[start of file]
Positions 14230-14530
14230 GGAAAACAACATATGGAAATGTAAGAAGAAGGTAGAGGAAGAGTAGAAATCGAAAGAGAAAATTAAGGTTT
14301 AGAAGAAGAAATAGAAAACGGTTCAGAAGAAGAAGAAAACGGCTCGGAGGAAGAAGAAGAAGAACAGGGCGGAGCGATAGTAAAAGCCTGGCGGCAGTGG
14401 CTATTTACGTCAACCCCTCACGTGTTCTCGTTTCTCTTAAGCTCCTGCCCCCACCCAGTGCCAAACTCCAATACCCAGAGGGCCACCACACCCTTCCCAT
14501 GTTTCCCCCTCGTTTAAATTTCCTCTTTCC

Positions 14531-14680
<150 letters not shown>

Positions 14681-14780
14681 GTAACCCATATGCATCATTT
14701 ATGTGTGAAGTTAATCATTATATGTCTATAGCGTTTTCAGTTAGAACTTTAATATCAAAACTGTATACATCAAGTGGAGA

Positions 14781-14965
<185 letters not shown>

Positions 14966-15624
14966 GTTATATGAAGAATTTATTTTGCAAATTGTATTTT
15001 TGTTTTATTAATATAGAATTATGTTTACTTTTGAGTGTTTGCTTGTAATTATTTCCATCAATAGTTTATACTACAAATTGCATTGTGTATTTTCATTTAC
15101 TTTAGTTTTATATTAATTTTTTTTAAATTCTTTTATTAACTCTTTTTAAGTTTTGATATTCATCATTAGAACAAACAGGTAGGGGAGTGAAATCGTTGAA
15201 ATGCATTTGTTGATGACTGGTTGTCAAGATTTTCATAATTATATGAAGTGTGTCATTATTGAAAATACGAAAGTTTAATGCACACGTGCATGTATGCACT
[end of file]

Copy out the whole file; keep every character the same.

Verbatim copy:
Positions 14230-14530
14230 GGAAAACAACATATGGAAATGTAAGAAGAAGGTAGAGGAAGAGTAGAAATCGAAAGAGAAAATTAAGGTTT
14301 AGAAGAAGAAATAGAAAACGGTTCAGAAGAAGAAGAAAACGGCTCGGAGGAAGAAGAAGAAGAACAGGGCGGAGCGATAGTAAAAGCCTGGCGGCAGTGG
14401 CTATTTACGTCAACCCCTCACGTGTTCTCGTTTCTCTTAAGCTCCTGCCCCCACCCAGTGCCAAACTCCAATACCCAGAGGGCCACCACACCCTTCCCAT
14501 GTTTCCCCCTCGTTTAAATTTCCTCTTTCC

Positions 14531-14680
<150 letters not shown>

Positions 14681-14780
14681 GTAACCCATATGCATCATTT
14701 ATGTGTGAAGTTAATCATTATATGTCTATAGCGTTTTCAGTTAGAACTTTAATATCAAAACTGTATACATCAAGTGGAGA

Positions 14781-14965
<185 letters not shown>

Positions 14966-15624
14966 GTTATATGAAGAATTTATTTTGCAAATTGTATTTT
15001 TGTTTTATTAATATAGAATTATGTTTACTTTTGAGTGTTTGCTTGTAATTATTTCCATCAATAGTTTATACTACAAATTGCATTGTGTATTTTCATTTAC
15101 TTTAGTTTTATATTAATTTTTTTTAAATTCTTTTATTAACTCTTTTTAAGTTTTGATATTCATCATTAGAACAAACAGGTAGGGGAGTGAAATCGTTGAA
15201 ATGCATTTGTTGATGACTGGTTGTCAAGATTTTCATAATTATATGAAGTGTGTCATTATTGAAAATACGAAAGTTTAATGCACACGTGCATGTATGCACT